Online engagement and learning in practice at Harvard and MIT

For the  next part of my journey I visited the beautiful Harvard campus. I met with a number of scientists that use social media and a number of social media managers.
Harvard is really easy to get to on the T line and is a beautiful campus to explore. The graduations had taken place the day before. There were lots of tents and food-trucks set up around the campus and a really vibrant atmosphere. It helped that the sun came out too!

Here's a video round-up of my visit - no hair in my face this time!

Between meetings I took a quick tour of the Harvard Museum of Natural History which has some incredible collections.

My favourite exhibit in the museum is the glass flower collection, which I stumbled upon by accident. I thought these were persevered flowers but they they were all made from glass for the teaching of botany.

Yep, not a real flower...

Cabinets of glass flowers at the Harvard Museum of Natural History
The museum is really active on Facebook and they host a number of interesting talks and events throughout the year. All the staff were really helpful and knew a lot about the collections. I didn't have long to spend in the museum but it was great to chat with those that I met.

Other than the glass flowers I loved their displays of beetles and insects. So beautiful.

So shiny! Beetles at the Harvard Museum of Natural History

There was also an exhibition on cockroaches and their importance and 'life in a rotting log'.  It's great to see the creepy crawlies getting some well deserved attention.

I met with a number of academic staff at Harvard and spoke to them about their online engagement. I also learnt about Harvard's online courses which are a diverse set of free online courses taught by Harvard staff available for everyone to access.

Many of the courses also support their own Facebook, Twitter and social media pages. These exist not to promote the course but to engage with the students. The pages create their own communities between students and academic staff. The visibility of the questions and discussion stimulates more input in a way that one-to-one conversations via email never could.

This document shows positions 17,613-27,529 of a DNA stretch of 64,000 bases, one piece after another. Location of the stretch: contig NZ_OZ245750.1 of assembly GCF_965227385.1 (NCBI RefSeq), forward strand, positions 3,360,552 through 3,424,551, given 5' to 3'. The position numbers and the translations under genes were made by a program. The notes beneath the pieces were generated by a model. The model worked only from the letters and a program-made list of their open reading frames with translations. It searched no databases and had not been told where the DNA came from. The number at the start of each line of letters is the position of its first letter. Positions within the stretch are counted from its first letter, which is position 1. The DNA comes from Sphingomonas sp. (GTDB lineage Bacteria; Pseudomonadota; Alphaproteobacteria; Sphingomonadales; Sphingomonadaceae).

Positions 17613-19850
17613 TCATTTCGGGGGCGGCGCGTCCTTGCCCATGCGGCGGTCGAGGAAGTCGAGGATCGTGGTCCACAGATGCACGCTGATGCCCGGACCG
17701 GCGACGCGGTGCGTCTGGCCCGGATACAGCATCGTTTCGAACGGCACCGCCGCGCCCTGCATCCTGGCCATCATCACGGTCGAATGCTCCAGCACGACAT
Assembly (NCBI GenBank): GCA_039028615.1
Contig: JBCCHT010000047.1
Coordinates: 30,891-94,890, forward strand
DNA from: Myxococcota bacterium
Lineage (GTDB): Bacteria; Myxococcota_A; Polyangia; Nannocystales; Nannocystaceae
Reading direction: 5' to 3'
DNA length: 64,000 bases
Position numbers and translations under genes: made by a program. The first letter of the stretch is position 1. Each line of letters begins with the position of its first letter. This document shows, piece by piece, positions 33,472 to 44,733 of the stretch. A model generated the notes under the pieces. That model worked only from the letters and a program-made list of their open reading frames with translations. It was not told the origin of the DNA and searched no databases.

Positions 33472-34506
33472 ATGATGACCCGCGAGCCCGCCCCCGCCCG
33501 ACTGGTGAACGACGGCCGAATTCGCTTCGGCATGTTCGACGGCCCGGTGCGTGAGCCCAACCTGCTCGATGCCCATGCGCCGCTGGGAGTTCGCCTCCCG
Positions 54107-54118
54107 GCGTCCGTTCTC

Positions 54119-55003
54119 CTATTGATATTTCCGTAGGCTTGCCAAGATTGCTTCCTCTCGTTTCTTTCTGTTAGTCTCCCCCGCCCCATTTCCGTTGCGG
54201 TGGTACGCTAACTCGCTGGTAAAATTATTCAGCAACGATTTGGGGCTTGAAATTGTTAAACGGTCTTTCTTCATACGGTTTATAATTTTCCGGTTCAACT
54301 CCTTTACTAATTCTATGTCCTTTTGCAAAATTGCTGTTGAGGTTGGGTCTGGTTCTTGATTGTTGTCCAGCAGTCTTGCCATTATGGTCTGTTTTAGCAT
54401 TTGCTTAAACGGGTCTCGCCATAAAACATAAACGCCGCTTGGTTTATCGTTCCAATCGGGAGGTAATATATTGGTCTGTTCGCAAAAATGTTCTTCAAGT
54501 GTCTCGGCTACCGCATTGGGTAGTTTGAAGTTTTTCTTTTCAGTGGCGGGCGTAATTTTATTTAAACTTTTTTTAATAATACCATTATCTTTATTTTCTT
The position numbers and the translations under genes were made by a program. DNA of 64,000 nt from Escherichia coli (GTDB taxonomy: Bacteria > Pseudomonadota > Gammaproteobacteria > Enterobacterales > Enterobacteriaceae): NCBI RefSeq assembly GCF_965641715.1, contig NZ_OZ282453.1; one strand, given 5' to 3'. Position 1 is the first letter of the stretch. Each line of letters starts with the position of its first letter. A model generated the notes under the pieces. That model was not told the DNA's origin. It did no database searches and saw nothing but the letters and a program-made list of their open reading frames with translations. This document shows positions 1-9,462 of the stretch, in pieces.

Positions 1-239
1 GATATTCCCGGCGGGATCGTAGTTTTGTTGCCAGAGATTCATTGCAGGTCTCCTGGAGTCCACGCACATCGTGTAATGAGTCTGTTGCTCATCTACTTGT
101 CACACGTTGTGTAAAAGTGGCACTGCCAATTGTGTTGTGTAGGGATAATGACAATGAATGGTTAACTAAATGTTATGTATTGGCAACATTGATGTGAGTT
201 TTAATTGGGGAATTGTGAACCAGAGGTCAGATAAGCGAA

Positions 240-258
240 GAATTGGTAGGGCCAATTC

I headed back to MIT later in the day and I met with Stephanie Hatch Leishman, Social Media Strategist at MIT, in her fantastically decorated office (she made the icons herself -AMAZING).

We spoke for quite a while about how MIT as in institution approaches social media engagement. I discovered MIT connect , a fantastic example of how a diverse organisation can bring together it's online engagement and output.

There's also #askMIT an outreach initiative led by MIT's engineering school that encourages and promotes online science engagement through video, Facebook and Twitter. Ask the researchers a question and they will answer. This kind of idea isn't new, but I haven't seen an example of it being led at an institutional level before. Formal Social media chats tend to last for a set period of time (1 hr or so) and then vanish so it's great to see a project that keeps building and continues over time.

These are a few perspectives and views from those that I have met so far that I thought were interesting to share:
  • No Professor or research group lead (or PhD student..) should be managing a group social media output. Write it into a grant and employ someone to do this - it's a full time job to do it properly and get the most from it.
  • Freedom online is important to make mistakes, learn and develop new areas
  • MOOCs can create their own social media networks with public audiences and become an engagement platform 
  • Exploit the support networks you can find on social media to help you in your career 

This June I am undertaking a Winston Churchill Memorial Trust Fellowship to look at the communication of science via social media. I will be traveling to North America and I am looking to connect with people as I go. You can read more about it here.


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